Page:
In a city that boasts the Original Farmers Market and is brimming with organic and vegetarian-friendly eateries, it's not unusual to see a list of peak-season produce on chalkboards or the bottom of menus at restaurants. What is unusual is when those advertised fruits and vegetables aren't to be found in the kitchen.
Enter FIG, a restaurant located inside the Fairmont Miramar Hotel that, while technically delivering farm-to-table dishes, has let its original concept of revolving around in-season produce fall by the wayside. The menu you'll receive at the table is nearly identical to the six months-outdated version online, which in turn is largely the same to the one Jonathan Gold saw when he first reviewed it five years ago. In a locale that seems to pride itself in dedicated "Vegetable" menu sections, you'll be hard-pressed to find the current month’s freshest offerings here (hint: they'll most likely be in details of kale or spinach salads).
It says a lot that a recent chef’s choice tasting menu - a culinary avenue that traditionally relies heavily on farmer's market offerings – began with a garden beet, cooked to perfection and paired with a blackberry cream cheese. While they made for a lovely amuse bouche, the vegetable and fruit were also notorious early-fall ingredients.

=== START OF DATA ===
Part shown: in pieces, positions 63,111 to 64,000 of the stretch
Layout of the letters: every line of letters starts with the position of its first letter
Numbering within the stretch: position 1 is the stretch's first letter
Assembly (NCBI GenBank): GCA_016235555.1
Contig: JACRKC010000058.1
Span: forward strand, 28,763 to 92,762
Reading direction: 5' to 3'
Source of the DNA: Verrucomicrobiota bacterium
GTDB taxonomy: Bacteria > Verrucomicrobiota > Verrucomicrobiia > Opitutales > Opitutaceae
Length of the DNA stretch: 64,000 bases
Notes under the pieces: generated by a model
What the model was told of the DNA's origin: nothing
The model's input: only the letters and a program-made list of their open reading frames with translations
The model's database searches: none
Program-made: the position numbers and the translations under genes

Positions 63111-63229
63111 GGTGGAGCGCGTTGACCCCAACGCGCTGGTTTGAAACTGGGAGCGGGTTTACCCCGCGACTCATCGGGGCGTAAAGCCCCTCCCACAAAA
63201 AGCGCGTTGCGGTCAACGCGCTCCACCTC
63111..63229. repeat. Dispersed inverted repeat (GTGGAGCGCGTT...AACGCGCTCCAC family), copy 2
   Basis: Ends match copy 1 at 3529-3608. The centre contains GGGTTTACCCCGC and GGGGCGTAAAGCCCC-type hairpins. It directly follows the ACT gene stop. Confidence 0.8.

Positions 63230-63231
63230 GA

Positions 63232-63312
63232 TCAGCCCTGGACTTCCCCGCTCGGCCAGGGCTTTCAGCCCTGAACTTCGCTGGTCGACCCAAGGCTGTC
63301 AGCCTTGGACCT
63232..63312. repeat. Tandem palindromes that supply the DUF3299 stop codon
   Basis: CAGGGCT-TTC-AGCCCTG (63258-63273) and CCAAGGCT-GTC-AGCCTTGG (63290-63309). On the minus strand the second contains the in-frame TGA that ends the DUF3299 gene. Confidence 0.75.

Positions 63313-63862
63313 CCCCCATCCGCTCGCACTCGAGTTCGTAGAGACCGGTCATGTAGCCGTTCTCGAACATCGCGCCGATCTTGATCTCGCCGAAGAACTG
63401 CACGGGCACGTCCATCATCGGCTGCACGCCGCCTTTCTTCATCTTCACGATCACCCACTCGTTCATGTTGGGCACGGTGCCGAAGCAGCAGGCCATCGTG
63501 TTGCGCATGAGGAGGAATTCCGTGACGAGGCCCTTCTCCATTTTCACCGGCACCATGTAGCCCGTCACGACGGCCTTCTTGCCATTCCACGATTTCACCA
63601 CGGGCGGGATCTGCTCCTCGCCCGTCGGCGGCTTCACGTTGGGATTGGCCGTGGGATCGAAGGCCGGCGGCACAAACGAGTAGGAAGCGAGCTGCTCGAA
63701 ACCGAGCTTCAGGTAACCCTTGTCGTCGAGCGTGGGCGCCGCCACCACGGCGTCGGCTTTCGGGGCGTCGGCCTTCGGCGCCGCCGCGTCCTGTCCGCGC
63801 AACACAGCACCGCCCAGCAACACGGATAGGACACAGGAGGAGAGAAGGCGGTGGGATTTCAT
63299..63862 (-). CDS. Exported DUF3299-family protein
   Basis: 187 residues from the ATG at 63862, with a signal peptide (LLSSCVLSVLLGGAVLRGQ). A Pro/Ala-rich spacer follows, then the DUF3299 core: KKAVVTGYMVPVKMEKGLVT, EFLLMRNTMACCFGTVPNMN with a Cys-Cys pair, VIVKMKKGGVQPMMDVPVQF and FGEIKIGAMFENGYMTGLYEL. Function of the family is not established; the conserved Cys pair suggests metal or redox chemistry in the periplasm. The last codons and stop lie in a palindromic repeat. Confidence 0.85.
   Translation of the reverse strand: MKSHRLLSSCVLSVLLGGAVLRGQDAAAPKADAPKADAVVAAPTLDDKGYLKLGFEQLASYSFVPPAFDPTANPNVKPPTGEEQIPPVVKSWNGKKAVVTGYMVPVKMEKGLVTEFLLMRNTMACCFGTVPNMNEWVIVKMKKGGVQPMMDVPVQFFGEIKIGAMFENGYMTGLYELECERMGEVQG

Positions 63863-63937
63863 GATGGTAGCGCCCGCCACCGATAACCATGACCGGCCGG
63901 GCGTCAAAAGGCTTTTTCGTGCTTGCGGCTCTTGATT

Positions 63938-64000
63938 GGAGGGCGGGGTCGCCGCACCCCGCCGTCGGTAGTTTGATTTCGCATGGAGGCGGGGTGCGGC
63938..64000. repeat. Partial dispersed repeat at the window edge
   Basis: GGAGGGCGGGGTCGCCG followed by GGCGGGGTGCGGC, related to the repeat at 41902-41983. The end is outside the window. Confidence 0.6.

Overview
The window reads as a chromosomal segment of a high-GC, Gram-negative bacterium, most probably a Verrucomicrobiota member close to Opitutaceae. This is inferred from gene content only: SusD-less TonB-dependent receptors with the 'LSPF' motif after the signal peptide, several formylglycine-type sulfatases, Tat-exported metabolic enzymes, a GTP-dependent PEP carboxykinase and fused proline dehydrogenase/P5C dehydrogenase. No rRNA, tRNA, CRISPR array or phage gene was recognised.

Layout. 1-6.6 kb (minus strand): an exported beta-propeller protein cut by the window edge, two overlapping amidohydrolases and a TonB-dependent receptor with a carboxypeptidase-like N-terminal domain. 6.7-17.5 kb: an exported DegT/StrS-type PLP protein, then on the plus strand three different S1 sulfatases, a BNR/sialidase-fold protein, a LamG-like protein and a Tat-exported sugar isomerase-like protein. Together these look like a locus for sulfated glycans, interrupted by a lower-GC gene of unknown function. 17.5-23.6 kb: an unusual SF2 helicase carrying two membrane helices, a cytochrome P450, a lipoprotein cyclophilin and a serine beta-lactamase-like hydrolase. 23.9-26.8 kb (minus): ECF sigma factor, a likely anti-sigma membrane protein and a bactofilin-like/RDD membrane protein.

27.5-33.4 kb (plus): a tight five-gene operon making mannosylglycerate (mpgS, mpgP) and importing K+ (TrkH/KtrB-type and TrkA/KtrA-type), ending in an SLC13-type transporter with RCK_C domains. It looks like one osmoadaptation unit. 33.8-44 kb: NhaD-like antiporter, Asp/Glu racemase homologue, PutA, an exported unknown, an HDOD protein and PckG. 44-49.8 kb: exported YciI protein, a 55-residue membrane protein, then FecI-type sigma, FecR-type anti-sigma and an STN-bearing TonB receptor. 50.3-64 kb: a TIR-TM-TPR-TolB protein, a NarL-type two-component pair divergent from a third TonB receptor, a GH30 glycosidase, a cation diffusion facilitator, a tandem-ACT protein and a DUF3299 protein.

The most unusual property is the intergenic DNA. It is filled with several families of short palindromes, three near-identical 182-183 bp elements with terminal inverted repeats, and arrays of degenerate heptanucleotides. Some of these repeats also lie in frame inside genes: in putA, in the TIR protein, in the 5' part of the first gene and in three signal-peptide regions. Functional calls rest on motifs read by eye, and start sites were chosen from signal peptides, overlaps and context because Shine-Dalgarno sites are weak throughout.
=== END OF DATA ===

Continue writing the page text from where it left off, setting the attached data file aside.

And so, like the beet, FIG has gotten a little old. The same overdressed chopped salad with shaved apple chips and the same organic chicken make for an altogether unmemorable experience. The Indian-style curry, laden with tomatoes and eggplant, comes off as a one-note chili powder stew. The fish are routinely overcooked and less exciting than the separately-cooked sauces they sit in. Even the pommes frites are underseasoned and pushed to the side.
To be fair, there are some things that FIG does well. The Carlsbad mussels, cooked in a Chablis broth and served in an ingenius mini caldron with separate compartments for the shellfish and baguette, are a good choice for either a starter or entree. The fromage bar features several mammalian options expertly paired with fruits and nuts and is always worth a visit.
If you’re a people-watcher, FIG is a great lunch spot. With marble tabletops and a seaside location, the restaurant attracts posh hotel guests and casual surfers alike. A conversation at one table may entail upscale wedding planning while six feet away is a heated debate over In-N-Out and Five Guys. The clientele is varied, and the menu seems to revel to the diversity in offering both gluten-free lasagna and bacon-wrapped-bacon.
Certainly it’s an upscale restaurant hotel, but FIG is not much more than that: not an experience worth traveling half an hour for, not a destination dining location, and certainly not a seasonal menu molder.